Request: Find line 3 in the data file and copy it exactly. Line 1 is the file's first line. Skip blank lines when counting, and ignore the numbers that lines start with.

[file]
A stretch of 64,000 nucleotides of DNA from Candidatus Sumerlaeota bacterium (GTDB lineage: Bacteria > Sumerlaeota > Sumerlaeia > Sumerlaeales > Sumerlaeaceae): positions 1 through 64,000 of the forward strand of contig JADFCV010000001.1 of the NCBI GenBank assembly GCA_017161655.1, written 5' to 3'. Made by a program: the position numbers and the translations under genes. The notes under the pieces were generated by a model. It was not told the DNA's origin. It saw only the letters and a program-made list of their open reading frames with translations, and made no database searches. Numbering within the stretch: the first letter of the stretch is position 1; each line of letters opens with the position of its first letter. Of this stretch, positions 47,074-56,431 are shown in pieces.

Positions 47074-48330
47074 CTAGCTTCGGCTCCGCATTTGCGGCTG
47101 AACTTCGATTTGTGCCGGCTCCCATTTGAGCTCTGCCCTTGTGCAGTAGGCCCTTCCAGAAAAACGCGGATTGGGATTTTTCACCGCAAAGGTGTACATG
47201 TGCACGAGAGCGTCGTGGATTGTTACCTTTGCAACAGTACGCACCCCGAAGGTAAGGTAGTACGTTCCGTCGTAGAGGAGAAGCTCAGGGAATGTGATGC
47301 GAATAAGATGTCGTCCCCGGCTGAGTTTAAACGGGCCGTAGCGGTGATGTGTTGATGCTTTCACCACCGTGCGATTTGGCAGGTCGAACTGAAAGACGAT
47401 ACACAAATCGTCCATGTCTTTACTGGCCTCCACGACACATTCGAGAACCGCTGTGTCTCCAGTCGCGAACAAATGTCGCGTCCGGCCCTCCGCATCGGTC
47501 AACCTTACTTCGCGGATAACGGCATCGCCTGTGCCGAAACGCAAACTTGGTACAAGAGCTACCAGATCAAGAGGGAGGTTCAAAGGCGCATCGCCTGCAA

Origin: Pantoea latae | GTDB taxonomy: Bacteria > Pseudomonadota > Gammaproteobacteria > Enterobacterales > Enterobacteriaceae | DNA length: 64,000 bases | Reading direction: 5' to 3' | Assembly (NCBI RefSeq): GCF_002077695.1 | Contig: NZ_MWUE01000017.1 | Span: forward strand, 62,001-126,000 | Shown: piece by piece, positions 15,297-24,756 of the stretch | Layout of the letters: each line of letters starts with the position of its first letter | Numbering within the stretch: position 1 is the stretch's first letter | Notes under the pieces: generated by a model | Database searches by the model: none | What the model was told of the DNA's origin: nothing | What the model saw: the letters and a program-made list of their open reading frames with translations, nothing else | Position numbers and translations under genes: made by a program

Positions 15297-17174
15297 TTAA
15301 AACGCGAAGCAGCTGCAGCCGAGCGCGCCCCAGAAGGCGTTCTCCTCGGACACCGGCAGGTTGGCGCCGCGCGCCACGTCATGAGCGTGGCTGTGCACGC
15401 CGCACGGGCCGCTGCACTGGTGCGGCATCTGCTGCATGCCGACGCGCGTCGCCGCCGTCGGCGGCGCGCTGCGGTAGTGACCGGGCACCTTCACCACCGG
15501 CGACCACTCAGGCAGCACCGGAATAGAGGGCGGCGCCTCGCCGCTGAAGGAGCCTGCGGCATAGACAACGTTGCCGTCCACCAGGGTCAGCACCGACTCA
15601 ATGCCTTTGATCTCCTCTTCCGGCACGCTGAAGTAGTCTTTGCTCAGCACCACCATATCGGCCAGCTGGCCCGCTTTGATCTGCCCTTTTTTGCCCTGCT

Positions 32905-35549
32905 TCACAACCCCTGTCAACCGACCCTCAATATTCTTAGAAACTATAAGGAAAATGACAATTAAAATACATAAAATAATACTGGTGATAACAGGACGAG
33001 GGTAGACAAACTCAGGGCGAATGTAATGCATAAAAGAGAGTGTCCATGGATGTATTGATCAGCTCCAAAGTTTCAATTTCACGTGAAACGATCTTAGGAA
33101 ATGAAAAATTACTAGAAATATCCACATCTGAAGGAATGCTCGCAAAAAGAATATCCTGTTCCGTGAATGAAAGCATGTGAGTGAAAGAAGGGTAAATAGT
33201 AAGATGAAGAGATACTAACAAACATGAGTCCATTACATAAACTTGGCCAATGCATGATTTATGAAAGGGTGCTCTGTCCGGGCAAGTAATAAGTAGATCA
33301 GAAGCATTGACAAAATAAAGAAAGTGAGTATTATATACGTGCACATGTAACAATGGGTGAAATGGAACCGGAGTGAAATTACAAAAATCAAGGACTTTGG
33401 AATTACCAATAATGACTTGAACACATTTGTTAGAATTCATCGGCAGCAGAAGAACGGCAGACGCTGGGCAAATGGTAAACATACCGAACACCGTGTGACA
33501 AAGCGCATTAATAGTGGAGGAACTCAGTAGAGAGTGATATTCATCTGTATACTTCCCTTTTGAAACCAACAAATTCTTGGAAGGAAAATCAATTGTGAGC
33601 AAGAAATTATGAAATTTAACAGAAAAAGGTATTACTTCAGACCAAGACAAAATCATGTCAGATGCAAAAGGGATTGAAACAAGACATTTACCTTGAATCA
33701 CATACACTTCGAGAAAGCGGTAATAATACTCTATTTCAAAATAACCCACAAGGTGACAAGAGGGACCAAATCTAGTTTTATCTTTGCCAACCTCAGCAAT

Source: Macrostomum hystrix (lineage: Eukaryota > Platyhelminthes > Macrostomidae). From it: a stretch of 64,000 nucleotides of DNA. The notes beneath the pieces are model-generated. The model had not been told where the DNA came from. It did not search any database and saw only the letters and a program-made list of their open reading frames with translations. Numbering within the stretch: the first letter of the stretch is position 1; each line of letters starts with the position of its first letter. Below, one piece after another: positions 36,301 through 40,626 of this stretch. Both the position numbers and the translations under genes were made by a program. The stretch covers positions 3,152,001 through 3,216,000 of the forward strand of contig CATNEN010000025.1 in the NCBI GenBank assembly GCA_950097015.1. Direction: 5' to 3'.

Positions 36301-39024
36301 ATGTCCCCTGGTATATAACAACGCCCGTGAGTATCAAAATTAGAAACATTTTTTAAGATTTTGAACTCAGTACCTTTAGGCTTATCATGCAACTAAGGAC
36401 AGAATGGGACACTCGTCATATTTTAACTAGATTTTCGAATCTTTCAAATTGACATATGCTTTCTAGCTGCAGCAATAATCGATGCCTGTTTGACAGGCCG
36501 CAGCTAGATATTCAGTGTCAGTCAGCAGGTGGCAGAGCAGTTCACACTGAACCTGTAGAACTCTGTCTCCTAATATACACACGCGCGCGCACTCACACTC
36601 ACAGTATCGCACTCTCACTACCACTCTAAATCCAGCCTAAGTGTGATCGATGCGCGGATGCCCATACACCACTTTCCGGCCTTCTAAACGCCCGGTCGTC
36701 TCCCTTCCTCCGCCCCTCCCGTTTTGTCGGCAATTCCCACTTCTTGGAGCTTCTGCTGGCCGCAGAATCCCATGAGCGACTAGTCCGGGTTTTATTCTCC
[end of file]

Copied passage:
47074 CTAGCTTCGGCTCCGCATTTGCGGCTG